Objectives: Emphysema is a devastating lung disease in which lung tissue degenerates. There is no effective medical treatment for more than 1 million patients suffering from emphysema. Surgical treatments for patients with emphysema using lung stapling or lasers have been described. These procedures have shown promise for treatment of severely disabled patients with emphysema in recent clinical trials and is the focus of an ongoing National Emphysema Treatment Trial (NETT). However, these procedures remain high risk, long term efficacy is unproven, and at the end of the NETT, optimal surgical techniques will remain undefined. There is presently no scientific method for studying optimal surgical treatment approaches other than clinical studies on patients. With funding from the TRDRP, we have been studying animal model methods with the goal of improving effectiveness of lung volume reduction surgery and providing models for future studies. We developed rabbit models of diffuse emphysema and began investigations with the following specific aims: 1) To demonstrate the value of rabbit models of emphysema for investigation of LVRS. 2) To determine relationships between volume of tissue removed and physiologic response in emphysema, and to use these relationships to develop intraoperative methods for determining the optimal extent of resection. 3) To determine the effects of tissue removal on airway conductance, lung elastic recoil, and upstream segment resistance. 4) To directly compare response from surgical volume reduction to mixed laser/staple volume reduction procedures.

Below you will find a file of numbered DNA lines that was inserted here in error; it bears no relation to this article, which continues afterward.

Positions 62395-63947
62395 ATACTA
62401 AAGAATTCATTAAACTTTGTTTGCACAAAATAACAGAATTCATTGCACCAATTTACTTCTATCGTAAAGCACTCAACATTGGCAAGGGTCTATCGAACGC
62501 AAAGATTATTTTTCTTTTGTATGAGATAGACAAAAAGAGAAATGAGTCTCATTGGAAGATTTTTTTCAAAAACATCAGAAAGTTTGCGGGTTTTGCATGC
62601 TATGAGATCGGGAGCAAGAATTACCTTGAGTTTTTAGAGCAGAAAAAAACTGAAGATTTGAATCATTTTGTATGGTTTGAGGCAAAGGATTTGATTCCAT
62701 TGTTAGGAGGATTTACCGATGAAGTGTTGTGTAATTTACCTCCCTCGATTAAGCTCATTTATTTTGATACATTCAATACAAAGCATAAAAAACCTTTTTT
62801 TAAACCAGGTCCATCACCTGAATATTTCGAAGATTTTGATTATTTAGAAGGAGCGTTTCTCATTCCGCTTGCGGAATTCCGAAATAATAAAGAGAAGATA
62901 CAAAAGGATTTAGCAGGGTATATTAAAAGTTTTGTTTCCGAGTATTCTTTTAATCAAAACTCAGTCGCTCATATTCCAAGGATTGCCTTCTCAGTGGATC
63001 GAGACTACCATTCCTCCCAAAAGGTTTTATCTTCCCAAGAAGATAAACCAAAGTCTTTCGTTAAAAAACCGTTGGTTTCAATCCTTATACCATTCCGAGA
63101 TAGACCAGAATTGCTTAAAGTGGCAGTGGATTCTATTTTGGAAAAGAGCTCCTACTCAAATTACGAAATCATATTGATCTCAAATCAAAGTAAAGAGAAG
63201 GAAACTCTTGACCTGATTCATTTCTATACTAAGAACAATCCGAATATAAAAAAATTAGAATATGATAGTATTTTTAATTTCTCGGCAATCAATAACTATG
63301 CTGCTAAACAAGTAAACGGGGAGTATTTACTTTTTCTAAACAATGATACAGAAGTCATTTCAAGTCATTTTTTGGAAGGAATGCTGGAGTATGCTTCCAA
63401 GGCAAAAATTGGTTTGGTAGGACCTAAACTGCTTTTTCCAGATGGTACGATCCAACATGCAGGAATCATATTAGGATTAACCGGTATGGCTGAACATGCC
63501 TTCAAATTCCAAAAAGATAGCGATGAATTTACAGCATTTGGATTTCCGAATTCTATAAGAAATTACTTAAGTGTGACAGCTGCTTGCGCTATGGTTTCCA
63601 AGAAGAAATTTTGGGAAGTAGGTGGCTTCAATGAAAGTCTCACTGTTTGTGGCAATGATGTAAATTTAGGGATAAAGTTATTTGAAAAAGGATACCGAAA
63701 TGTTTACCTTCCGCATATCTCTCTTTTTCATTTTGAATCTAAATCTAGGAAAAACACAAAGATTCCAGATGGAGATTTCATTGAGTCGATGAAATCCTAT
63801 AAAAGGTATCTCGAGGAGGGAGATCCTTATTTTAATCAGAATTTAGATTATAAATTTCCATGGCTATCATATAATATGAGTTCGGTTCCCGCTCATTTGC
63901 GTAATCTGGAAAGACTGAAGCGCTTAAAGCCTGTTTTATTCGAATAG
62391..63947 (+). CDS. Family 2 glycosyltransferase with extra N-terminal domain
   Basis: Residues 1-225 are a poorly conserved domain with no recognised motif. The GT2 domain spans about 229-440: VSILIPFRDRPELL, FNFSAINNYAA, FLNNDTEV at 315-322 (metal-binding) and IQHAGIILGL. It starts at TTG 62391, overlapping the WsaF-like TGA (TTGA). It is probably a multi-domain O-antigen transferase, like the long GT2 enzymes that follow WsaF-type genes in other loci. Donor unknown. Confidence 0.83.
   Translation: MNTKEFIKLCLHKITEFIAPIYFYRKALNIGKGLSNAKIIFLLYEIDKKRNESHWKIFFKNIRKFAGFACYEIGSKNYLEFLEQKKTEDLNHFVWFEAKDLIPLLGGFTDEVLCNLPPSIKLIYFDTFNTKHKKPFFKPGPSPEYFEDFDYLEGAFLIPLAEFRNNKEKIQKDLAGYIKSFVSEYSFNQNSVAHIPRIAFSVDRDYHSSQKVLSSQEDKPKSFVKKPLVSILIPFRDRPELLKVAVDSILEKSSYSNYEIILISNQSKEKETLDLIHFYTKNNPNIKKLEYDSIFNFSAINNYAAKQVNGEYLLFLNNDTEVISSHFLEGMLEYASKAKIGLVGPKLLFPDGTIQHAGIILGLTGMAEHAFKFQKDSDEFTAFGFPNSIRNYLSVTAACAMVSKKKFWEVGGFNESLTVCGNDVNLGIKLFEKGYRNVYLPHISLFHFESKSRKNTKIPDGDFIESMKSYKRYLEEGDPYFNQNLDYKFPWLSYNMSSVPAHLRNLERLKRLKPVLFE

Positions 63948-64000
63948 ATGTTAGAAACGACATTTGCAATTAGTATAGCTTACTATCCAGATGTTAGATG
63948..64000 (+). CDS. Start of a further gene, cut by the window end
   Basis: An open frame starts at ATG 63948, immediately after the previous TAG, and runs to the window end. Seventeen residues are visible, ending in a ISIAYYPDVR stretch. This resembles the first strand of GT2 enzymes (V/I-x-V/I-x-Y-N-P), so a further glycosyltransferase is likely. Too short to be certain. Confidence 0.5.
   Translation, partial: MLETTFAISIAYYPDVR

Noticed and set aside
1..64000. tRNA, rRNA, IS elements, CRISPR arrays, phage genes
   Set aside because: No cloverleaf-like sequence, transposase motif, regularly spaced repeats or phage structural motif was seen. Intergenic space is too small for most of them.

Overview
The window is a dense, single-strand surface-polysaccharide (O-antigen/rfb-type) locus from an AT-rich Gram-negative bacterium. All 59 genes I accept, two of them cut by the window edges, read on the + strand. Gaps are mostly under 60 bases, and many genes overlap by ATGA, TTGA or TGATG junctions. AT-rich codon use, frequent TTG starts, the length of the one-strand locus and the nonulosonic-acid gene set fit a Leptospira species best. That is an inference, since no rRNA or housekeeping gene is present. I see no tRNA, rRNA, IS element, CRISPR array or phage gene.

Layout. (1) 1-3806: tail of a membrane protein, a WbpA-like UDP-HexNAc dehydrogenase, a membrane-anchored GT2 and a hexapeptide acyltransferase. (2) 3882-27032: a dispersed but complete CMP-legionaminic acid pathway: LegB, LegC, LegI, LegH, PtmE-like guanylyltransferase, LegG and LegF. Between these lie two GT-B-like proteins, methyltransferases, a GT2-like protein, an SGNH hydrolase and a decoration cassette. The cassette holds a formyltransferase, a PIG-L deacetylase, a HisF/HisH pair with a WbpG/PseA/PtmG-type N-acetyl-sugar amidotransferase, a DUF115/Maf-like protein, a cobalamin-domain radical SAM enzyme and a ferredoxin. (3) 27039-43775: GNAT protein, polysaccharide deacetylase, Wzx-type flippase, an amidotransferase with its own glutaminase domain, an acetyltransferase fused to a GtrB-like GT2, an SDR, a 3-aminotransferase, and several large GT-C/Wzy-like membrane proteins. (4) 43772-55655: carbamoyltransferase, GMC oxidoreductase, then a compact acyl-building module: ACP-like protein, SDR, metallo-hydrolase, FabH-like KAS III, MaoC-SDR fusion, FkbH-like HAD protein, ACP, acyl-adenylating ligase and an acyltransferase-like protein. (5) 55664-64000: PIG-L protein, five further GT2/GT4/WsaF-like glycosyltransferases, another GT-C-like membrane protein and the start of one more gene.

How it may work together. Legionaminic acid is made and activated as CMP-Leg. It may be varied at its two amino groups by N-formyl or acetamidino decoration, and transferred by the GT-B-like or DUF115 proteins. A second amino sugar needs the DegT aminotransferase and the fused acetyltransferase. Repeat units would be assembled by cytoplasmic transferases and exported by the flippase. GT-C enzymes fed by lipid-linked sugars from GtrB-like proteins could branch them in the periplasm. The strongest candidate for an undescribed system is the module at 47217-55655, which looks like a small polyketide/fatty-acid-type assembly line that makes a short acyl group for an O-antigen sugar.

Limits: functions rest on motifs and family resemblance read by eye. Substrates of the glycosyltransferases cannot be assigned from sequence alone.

Significant Findings from Work To Date: We focused on these first 4 specific aims through this study period. A number of important findings have resulted. Improved animal emphysema models with moderately severe emphysema were described. However, we continue to work toward development of more severe degrees of disease. With regard to the LVRS surgical procedures, identifiable peak response regions for surgical lung tissue volume removal were found. Unfavorable responses were seen with removal of too little or too much lung tissue, Certain physiologic variables (DLCO, pulmonary artery pressures, and cardiac output) tolerated smaller lung resection than other measures (peak flows, recoil). Therefore, improvements in one variable must be weighed against deterioration in other variables as increasing volumes of tissue are removed. There may be distinction between optimal and maximal (limiting) resections. Intraoperative pulmonary artery pressures and cardiac output measurements may serve as clinical indicators of maximal resection limits. We are continuing to investigate the potential value of PA pressure measurement enhancement with intraoperative inotropic stimulation. We are continuing rapid ventilatory stress measurements to detect rate related trapping of air in the lungs that may be indicator of optimal resection. We have shown that elastic recoil increases significantly, maximal flow increase, chest wall effects are minimal, and increased airway support is less significant than recoil effects. We have completed studies that appeared to show marginally increased benefit from combining laser and staple lung volume reduction procedures together compared to staple procedures alone. However, there are increased complications from the combined procedure that may outweigh the marginal benefits. Finally, we have been working with techniques to increase the severity of the emphysema in the model itself using multiple elastase exposures, pulmonary function based dosing regimens, and physiologic selection criteria analogous to those used in humans. These findings have been presented at conferences and have resulted in a number of presentations and publications.